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Scott Vetoes $200 Million Pension Reform Bill


  • File: Jeb Wallace-Brodeur
  • Gov. Phil Scott
Updated at 6:41 p.m.

Vermont Gov. Phil Scott on Monday vetoed a $200 million pension reform bill, arguing that it doesn’t do enough to prevent the retirement system from facing another dire funding shortfall in future years.

Scott acknowledged that the bill would still likely become law, but he said he couldn’t stand by and watch that happen without objecting. The bill passed both legislative chambers unanimously last month.

“It is unfortunate this veto will likely be easily overridden, not for me, but for Vermont taxpayers and State employees who will bear the burden in the future,” Scott wrote in his message to lawmakers.

Scott argued that while the bill makes some improvements to the system, it does not include sufficient structural changes that would prevent the same unfunded liabilities from creeping up again to bedevil the state.

“I won’t be governor when those chickens come home to roost, and many of you will not be serving in your current roles, either,” Scott wrote. “But the Legislature’s unwillingness to question the deal reached between a handful of union and legislative representatives will come back to haunt our state in the not-too-distant future.”

Lawmakers tried to pass a pension bill last year, but public employees and the powerful unions who represent them howled in protest at the higher proposed contributions and less generous benefits for many workers. The legislature instead convened a task force that met over the summer. The unions signed off on the deal before the start of the session.

The deal was expected to cut the state’s unfunded pension liability by about $300 million over time and trim unfunded retiree health care benefit costs by about $1.7 billion.

This would be accomplished through a combination of lower cost-of-living adjustments for retirees, higher employee contributions and huge lump-sum payments now by the state.

After a phase-in period, state employees would pay about $14 million more and teachers $10 million more each year. In exchange, the teachers’ fund would receive $125 million to pay down liabilities, while the state employees’ fund would get a $75 million infusion.

Scott is unhappy that the bill would not allow employees to opt for 401k-style retirement investment plans instead of requiring them to participate in traditional pensions that provide retirees fixed monthly payments regardless of investment returns.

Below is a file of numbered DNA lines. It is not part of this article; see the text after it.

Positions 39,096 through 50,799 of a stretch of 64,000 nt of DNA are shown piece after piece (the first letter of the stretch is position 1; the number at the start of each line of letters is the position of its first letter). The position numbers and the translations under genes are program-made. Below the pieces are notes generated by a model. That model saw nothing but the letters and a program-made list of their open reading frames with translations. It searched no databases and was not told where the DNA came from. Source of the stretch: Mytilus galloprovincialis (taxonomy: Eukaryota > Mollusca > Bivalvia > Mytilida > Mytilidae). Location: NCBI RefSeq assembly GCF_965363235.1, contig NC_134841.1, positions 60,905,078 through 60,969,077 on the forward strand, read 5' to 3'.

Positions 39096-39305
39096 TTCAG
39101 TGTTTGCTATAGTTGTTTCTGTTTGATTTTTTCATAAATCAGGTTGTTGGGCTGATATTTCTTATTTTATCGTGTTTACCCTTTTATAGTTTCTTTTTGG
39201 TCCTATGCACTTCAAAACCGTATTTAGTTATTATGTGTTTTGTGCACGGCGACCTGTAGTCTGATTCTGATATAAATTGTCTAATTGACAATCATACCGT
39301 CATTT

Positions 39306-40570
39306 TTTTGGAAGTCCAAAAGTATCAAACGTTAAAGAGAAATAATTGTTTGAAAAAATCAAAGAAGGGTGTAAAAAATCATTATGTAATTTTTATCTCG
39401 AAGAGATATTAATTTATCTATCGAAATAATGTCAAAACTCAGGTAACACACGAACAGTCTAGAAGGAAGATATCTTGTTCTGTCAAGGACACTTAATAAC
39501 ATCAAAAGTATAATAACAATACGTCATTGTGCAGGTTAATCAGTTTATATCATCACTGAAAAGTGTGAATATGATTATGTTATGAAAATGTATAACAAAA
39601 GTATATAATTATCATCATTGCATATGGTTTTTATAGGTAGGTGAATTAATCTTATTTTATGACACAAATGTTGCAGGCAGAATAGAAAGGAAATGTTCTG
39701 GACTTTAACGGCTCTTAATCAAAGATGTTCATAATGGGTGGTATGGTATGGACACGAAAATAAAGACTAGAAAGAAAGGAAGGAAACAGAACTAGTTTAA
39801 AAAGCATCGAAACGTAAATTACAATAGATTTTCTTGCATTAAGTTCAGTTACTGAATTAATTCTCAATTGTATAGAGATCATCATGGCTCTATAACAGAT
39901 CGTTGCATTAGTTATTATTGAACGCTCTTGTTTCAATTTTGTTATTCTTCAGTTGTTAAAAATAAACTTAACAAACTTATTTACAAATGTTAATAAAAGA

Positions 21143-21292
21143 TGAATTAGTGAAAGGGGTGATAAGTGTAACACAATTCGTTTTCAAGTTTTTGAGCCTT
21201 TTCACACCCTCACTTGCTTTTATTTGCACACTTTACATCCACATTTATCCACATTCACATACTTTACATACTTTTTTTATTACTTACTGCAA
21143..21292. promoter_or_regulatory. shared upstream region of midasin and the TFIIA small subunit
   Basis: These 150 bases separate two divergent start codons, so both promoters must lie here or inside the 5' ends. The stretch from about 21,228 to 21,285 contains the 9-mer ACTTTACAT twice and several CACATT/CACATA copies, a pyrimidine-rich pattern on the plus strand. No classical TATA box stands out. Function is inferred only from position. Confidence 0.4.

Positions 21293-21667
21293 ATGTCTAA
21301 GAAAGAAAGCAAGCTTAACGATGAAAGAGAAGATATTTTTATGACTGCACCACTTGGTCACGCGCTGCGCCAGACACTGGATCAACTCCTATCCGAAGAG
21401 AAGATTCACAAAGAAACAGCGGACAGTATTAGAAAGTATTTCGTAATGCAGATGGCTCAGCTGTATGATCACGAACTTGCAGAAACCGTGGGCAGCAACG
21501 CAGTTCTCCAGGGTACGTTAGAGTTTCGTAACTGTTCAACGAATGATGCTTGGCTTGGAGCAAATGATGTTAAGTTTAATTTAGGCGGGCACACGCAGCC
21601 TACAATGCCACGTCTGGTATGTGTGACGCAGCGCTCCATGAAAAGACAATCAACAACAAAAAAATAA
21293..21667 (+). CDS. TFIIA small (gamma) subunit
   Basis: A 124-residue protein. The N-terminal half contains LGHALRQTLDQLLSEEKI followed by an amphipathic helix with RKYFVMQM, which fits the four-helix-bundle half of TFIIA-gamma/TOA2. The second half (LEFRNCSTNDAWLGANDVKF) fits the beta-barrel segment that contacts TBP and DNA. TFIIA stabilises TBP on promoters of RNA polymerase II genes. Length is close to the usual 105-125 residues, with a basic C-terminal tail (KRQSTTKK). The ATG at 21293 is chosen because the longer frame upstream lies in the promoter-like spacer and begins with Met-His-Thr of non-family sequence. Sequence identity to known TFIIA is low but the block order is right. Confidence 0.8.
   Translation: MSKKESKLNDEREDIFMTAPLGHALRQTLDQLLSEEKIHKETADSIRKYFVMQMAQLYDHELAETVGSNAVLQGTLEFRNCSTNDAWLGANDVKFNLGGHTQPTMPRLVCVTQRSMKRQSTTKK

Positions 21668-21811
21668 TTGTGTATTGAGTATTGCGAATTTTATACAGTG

The Republican governor has argued that allowing workers to choose such plans would help the state attract younger workers and would reduce future pension liabilities.

But lawmakers heard testimony from many experts, including State Treasurer Beth Pearce, that 401k plans are actually not very popular, can increase a state’s administrative costs and some cases  leave workers less secure in retirement than pensions offering a defined benefit.

House Speaker Jill Krowinski (D-Burlington) and Senate President Pro Tem Becca Balint (D-Windham)  issued a joint statement saying they could not be "more disappointed." They said:

This bill passed unanimously through the House and Senate, sending a resounding message of support for a plan that provides teachers and public employees the peace of mind that they will have their pension after careers dedicated to public service. It will also save Vermont taxpayers tens of millions of dollars in future years. We plan to take action to override the veto expeditiously and leave no doubt as to where we stand in support of the stability of our pensions system and our public employees.

Vermont State Employees' Association president Aimee Towne said in a written statement that the union was "furious" about the veto.

"As we have said since the Governor first threatened to veto this critical legislation, it is so wrong for him to come in at the last minute and blow apart months and months of hard work by a talented and diverse group of individuals, including a representative of his own administration," Towne said.

The union will lobby for an override, she added.